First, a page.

Trees have a special place in African culture. As the biggest plants on the planet, they give oxygen, store carbon, stabilise the soil and give life to the world’s wildlife. They also provide people with food, medicines and wood for tools and shelter. In many traditional African cultures, trees have a spiritual connection to the supernatural world of the ancestors.
Recently, I’ve been researching the role faith plays when African Christians think about the environment. My study demonstrates that trees still retain a very special place in African people’s thinking.
From Malawi to Uganda, from Cameroon to Ethiopia, Christian leaders responding to the research made a direct link between climate change impacts (changing weather patterns, increasing droughts and floods) and the dramatic loss of trees the continent has suffered over the last 50 years. One pastor put it this way: “Trees and African people are one. You cannot separate us.” Many expressed a sense of regret around the continent’s deforestation, but the reasons behind it are complex. Rapid population growth, demand for charcoal, poverty, and the erosion of traditional value systems which protected forests: none of these have helped.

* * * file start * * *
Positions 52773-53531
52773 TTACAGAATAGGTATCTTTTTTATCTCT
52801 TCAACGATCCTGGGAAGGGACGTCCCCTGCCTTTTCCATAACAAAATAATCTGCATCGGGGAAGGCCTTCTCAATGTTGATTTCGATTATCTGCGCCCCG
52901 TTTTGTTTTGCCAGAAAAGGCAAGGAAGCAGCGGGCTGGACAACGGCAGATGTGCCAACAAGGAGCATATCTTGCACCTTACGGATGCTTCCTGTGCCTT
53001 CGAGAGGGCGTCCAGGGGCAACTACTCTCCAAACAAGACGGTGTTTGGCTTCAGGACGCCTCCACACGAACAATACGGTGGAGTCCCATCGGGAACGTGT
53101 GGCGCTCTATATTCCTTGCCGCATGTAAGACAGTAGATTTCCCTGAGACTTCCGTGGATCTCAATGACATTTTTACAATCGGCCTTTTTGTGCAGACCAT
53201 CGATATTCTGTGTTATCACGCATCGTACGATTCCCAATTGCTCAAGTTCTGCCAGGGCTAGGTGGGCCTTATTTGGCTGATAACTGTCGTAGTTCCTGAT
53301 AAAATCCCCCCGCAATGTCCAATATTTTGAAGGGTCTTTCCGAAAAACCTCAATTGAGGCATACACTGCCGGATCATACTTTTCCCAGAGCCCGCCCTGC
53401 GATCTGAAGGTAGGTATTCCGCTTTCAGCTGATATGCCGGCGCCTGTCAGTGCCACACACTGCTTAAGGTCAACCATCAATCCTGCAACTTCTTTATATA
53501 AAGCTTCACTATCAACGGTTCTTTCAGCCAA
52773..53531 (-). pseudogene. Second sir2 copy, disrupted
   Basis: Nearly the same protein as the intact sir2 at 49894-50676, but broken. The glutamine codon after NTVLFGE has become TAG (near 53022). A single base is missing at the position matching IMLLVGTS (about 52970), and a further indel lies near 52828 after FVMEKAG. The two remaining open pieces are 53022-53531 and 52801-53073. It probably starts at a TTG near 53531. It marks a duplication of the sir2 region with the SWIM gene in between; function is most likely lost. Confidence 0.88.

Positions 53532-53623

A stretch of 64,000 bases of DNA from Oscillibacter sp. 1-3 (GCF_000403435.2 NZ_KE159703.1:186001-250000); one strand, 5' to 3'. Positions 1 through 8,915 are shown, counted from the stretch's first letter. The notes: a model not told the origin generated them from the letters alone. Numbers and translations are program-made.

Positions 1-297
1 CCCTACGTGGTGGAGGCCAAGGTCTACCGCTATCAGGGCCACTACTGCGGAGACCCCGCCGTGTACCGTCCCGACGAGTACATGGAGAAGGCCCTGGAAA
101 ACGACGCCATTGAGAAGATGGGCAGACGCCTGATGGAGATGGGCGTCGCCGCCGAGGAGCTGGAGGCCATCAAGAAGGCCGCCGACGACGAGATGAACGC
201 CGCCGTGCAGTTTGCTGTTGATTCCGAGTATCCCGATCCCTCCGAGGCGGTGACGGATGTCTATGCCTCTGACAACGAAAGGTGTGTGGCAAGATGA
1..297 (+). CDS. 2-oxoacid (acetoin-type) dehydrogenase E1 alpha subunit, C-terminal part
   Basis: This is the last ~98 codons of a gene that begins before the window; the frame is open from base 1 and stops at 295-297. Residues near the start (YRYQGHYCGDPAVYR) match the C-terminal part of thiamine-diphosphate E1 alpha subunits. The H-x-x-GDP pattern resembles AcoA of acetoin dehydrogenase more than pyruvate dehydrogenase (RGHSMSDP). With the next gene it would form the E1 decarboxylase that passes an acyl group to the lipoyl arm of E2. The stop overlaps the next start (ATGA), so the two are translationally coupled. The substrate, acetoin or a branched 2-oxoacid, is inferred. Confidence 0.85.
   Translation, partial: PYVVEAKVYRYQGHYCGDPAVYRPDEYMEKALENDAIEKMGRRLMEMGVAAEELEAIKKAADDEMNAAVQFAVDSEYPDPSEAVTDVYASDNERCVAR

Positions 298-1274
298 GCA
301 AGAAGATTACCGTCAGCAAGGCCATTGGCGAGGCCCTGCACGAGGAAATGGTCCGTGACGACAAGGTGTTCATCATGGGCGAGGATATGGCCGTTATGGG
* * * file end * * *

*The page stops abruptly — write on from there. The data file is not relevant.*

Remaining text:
Although responsibility for climate change undoubtedly lies primarily with industrialised nations like the UK rather than in Africa, Africans are showing how we should respond. The African church is at the forefront of action on climate change. In Uganda, the Bishop of West Buganda, Rt Rev Katumba Tamale recently announced his support for Ugandan school children joining the famous Fridays for Future global school strikes.
Decrying that so many trees had been cut down and not enough planted, “The lives of our children are now at stake,” he said. Most Rev Thabo, Archbishop of Cape Town, says people of faith must walk the walk when it comes to climate change: “We depend on this beautiful web of life God created… The challenge now is for us to become healers because we have failed to be stewards.” After all, Africans are collectively the most vulnerable people in the world to climate change impacts whilst having the fewest resources to adapt to and mitigate for these.
But now, the Baptist Union of Uganda, in partnership with APF and Climate Stewards (a UK Christian charity providing carbon offsetting through carbon mitigation projects in the developing world), has launched the Jubilee Trees campaign. Funding from APF and Climate Stewards is helping local Ugandan Baptist churches plant indigenous trees on church land. Hundreds of Maesopsis, Grevillea and Terminalia tree saplings are now growing on five church sites in central Uganda.